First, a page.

Put on your walking shoes

Most of us have heard the report out there that staying physically active with regular exercise can reduce the risk of developing dementia, but why does this work?  Dr. Cunnane and his associates may have found at least one major piece to this puzzle.  They studied ten people (four men and six women) with mild Alzheimer’s who participated in a three month aerobic program three days per week.   They learned that a program of walking on a treadmill at 2.5 miles (4 km) per hour for thirty minutes tripled blood ketone levels and at the same time tripled ketone uptake in the brain!  Glucose uptake in the brain did not change. (Castellano C-A, N Paquet, IJ Dinne, et al. A 3-month aerobic training program improves brain energy metabolism in mild Alzheimer’s disease: Preliminary results from a neuroimaging study.  J Alzheimer’s Disease Vol. 56 (2017): 1459-1468.)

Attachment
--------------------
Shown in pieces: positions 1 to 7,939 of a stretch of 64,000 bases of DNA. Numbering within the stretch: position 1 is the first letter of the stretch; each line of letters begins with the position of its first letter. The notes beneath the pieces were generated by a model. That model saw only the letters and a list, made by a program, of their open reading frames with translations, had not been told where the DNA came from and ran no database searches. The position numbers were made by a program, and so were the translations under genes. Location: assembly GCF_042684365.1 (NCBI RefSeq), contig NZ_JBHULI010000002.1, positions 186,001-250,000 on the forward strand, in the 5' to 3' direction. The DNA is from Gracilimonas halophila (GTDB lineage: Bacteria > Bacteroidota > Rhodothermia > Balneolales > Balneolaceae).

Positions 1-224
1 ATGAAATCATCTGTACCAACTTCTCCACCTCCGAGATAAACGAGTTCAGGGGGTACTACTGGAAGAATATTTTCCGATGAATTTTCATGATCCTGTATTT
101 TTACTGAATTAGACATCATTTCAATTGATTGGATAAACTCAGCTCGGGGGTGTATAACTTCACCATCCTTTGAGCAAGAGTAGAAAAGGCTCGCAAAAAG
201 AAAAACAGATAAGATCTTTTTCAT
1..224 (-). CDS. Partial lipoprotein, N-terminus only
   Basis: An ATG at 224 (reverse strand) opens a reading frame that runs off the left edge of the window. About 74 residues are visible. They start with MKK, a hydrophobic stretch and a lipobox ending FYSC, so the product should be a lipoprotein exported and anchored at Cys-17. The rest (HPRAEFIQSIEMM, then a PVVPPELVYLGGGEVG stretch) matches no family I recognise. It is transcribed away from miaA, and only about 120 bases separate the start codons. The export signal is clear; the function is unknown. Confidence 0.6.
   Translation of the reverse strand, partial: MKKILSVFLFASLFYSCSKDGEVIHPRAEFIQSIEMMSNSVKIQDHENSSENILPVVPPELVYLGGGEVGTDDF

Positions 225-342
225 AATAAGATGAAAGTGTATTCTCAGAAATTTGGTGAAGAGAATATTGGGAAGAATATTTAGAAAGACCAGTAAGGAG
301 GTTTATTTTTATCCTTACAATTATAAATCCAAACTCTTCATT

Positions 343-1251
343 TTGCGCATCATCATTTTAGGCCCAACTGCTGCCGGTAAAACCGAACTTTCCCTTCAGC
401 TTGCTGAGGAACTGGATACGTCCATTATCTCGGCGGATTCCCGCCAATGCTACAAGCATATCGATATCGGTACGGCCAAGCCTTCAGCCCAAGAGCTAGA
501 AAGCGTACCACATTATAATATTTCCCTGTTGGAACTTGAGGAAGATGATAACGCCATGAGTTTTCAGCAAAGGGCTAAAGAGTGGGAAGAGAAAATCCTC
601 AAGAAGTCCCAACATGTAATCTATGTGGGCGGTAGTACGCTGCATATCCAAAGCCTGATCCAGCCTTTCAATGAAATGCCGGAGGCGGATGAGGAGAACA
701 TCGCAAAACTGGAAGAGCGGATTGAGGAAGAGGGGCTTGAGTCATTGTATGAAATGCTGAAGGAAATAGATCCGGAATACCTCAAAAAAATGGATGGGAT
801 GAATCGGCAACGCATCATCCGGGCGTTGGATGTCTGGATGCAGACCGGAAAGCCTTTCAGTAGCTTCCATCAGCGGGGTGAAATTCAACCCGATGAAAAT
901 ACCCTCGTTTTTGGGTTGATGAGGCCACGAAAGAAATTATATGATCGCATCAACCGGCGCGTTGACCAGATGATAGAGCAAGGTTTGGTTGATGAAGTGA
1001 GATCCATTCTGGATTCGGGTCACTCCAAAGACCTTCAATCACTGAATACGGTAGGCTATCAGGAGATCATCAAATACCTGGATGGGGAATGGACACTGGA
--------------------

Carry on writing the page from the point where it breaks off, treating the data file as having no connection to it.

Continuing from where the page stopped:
To charge or not to charge

It is already well known that caffeine increases the metabolic rate and stimulates energy use.  Dr. Cunnane and his associates have now learned that caffeine is a ketogenic agent in humans.  They studied two men and eight women with an average age of 33 and gave them caffeine, dosed at either 2.5 mg/kg or 5 mg/kg of body weight (about 150 or 300 mg for the average participant).  They found that between two and four hours after the caffeine dose there was an increase of the ketone betahydroxybutyrate by 88% for the lower caffeine dose and by 116% for the higher caffeine dose.  The increase in ketone levels is equivalent to what is seen after an overnight fast. (Vandenberghe, C, V St-Pierre, A Courchesne-Loyer, et al. Caffeine intake increases plasma ketones: an acute metabolic study in humans. Can J Physiol Pharmacol will be print in 2017).